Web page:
So: Just to clarify: I had successfully transferred the data every time. I had also backed up every file onto first storage disks (which were now unreadable; who has a disk reader?) and, later, digital files (in the cloud, or on local networks, or on a backup drive). None of that mattered. The data was now unreadable.

Fuck it, I thought. I’ve still got all those paper copies. I’ll worry about this another time.

Several months ago, my great-nephew in New Jersey asked to see a copy of one of my plays. He’d heard about it from his brother and had placed third in a statewide acting competition with a monologue from another of my plays, and he wanted to read this one. When I looked for it on my laptop, I discovered that, yep, it was one of those unreadable ones. Well, no problem, I’d just go pull the paper copy and scan it and send it to him that way.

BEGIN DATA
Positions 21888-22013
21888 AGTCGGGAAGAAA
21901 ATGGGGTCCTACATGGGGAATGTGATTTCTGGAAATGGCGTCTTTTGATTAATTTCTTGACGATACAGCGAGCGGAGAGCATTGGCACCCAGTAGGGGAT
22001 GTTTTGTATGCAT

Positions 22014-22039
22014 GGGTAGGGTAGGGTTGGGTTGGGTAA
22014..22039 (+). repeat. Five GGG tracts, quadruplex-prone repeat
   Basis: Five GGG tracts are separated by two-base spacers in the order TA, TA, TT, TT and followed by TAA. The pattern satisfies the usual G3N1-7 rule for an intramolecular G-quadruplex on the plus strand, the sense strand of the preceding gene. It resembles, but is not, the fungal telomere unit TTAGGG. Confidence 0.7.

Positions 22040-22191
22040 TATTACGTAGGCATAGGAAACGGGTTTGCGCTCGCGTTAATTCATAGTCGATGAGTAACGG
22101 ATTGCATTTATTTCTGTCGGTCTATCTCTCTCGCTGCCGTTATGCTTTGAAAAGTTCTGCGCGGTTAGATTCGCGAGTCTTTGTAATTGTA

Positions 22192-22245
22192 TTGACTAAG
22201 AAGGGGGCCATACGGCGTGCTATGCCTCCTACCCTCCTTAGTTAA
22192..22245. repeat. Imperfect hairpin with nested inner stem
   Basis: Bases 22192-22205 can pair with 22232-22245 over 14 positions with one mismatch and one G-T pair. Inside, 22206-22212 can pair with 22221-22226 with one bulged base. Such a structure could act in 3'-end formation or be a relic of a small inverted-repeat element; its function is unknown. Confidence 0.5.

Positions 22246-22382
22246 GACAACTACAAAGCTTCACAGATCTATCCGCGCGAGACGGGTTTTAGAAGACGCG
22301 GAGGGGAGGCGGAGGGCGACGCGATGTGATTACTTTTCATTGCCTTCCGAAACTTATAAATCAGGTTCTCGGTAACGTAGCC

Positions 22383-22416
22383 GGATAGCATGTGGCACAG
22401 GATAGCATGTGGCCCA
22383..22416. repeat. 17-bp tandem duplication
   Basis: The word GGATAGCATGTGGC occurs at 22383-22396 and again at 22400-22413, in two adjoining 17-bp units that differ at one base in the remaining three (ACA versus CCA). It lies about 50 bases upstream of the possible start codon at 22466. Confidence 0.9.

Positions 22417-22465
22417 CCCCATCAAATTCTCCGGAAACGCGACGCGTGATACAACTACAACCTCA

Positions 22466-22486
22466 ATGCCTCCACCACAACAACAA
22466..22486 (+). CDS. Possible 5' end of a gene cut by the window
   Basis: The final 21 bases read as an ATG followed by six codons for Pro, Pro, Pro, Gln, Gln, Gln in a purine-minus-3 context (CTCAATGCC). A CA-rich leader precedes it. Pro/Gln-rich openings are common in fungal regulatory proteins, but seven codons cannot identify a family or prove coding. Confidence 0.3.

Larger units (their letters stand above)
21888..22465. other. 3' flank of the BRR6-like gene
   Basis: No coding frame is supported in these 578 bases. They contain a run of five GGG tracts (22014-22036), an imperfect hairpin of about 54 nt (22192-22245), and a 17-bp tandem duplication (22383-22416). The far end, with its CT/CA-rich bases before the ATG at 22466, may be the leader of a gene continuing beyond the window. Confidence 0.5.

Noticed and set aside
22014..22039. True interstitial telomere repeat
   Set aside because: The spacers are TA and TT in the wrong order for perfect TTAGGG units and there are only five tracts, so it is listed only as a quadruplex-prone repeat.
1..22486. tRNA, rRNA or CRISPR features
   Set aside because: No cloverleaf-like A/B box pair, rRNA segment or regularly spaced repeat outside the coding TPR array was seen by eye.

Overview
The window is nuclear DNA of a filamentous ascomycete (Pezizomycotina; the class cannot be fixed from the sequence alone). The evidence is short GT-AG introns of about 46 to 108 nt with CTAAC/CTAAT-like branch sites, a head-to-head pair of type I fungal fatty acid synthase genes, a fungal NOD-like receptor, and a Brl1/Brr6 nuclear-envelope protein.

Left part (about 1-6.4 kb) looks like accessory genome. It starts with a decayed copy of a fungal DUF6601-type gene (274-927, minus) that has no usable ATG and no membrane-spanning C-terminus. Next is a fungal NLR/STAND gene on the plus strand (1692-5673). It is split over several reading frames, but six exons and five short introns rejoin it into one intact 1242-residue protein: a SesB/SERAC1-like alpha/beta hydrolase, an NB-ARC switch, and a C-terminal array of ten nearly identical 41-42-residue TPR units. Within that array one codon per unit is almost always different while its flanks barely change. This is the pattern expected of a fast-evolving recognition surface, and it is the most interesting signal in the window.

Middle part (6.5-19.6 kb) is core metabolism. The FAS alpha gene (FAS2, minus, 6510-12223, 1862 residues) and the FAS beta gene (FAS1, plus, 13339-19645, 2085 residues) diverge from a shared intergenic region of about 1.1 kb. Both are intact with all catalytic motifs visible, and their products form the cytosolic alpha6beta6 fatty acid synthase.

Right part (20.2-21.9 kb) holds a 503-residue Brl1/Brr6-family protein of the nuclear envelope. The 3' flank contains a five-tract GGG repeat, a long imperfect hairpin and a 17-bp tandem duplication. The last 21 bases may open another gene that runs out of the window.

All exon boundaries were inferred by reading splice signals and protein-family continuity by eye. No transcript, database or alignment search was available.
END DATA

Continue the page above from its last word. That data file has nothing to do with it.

Except when I looked in my files in my writing room there was no paper copy.

I looked again and again, the way a person in a thriller looks again and again at the dead body of the person he’s accidentally killed just to make sure he’s really seeing what he’s seeing, but, no, there was no paper copy.

Then I had a big fat drink.

The play that had some of my absolute best work, a play that had been done in London and New York and Los Angeles and elsewhere was… gone. Evidently, somehow, in one of the moves of my paper files, it hadn’t moved. Its entire redwell folder, overstuffed with drafts and notes and a completed final copy, was missing.

I had become one of those creative artists with lost work.

It didn’t feel good.